Thai Floods Affect Food Prices

SINGAPORE (Reuters) – Floods have inundated farms and some rice mills in central parts of Thailand, threatening to delay at least 300,000 tonnes of exports due for shipment mainly to Indonesia and Africa this month.

Swollen rivers were hampering the movement of barges, while ships at the ports were unable to load cargoes in the face of heavy rains, three traders said Wednesday, which will push up prices of the staple that have already been supported by a government intervention scheme.

“The situation is really bad as it is raining non-stop, a lot of mills have been affected and a lot paddy which was lying around in the open or under tarpaulin has got submerged,” said one trading manager with an international rice exporter in Bangkok.

“We see it as a serious problem.”

Thailand’s prime minister warned businesses Wednesday not to take advantage of flooding around the country to push up prices as residents of Bangkok cleared supermarket shelves, worried that the capital could be swamped in coming days.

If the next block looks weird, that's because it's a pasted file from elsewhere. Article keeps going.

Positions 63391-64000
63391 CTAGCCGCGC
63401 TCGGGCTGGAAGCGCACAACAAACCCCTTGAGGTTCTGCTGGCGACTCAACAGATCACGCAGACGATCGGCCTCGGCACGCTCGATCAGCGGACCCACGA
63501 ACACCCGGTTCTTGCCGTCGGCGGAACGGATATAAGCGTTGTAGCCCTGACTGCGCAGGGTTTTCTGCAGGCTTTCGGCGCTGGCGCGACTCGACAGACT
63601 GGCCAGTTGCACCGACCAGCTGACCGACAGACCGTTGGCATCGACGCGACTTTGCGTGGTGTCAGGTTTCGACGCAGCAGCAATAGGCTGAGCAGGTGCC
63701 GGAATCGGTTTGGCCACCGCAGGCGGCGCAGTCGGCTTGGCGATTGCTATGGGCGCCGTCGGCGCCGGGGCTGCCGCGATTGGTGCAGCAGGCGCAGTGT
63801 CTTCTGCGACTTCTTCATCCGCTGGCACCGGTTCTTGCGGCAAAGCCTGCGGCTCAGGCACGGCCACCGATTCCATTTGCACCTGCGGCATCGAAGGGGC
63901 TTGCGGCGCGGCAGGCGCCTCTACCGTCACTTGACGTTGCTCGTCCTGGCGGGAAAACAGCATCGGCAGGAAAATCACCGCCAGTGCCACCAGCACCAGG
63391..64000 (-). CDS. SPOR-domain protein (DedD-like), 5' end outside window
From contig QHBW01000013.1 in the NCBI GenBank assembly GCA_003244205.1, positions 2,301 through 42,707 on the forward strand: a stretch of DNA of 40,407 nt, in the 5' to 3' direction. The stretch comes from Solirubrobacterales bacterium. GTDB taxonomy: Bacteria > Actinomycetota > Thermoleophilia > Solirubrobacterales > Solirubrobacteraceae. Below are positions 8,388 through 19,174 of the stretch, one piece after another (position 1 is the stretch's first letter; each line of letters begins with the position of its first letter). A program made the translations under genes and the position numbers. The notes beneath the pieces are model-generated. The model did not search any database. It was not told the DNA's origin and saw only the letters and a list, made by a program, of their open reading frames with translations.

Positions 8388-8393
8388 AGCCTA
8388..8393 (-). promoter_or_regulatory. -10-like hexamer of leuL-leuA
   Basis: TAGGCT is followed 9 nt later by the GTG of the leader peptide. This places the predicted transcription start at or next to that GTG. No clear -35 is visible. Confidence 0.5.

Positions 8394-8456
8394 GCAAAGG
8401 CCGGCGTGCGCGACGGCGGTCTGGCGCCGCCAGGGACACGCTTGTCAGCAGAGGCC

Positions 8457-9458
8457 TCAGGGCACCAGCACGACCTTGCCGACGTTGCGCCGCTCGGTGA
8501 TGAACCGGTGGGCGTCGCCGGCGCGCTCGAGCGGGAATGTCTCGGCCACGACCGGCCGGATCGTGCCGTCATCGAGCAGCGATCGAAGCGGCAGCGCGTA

Two traders confirmed that at least 300,000 tonnes of rice exports from Thailand would get delayed, forcing buyers to seek alternative origins, such as India and Pakistan.

“Even loading for vessels which are waiting for cargo will get delayed,” said another trader from Bangkok. “It is raining heavily, so loadings have fallen and it is difficult to get cargoes alongside the vessel.”

Flood-damage to rice in top exporter Thailand comes as the nation’s new government implemented last week a scheme that gives farmers a big increase in the farmgate price, making the grain expensive for overseas buyers.

Rice prices in Thailand have started moving higher, while Vietnamese rice rose to its highest in more than three years this week because of thin stocks, the impact of flooding and speculation over additional demand.

“It will add fuel to fire because in any case the market was likely to go up as the government is due to start the intervention scheme,” the Bangkok trader said.

Thailand is racing to build floodwalls on the outskirts of Bangkok to prevent the worst floods in half a century from inundating parts of the capital later this week when water flowing from the north reaches the low-lying city.

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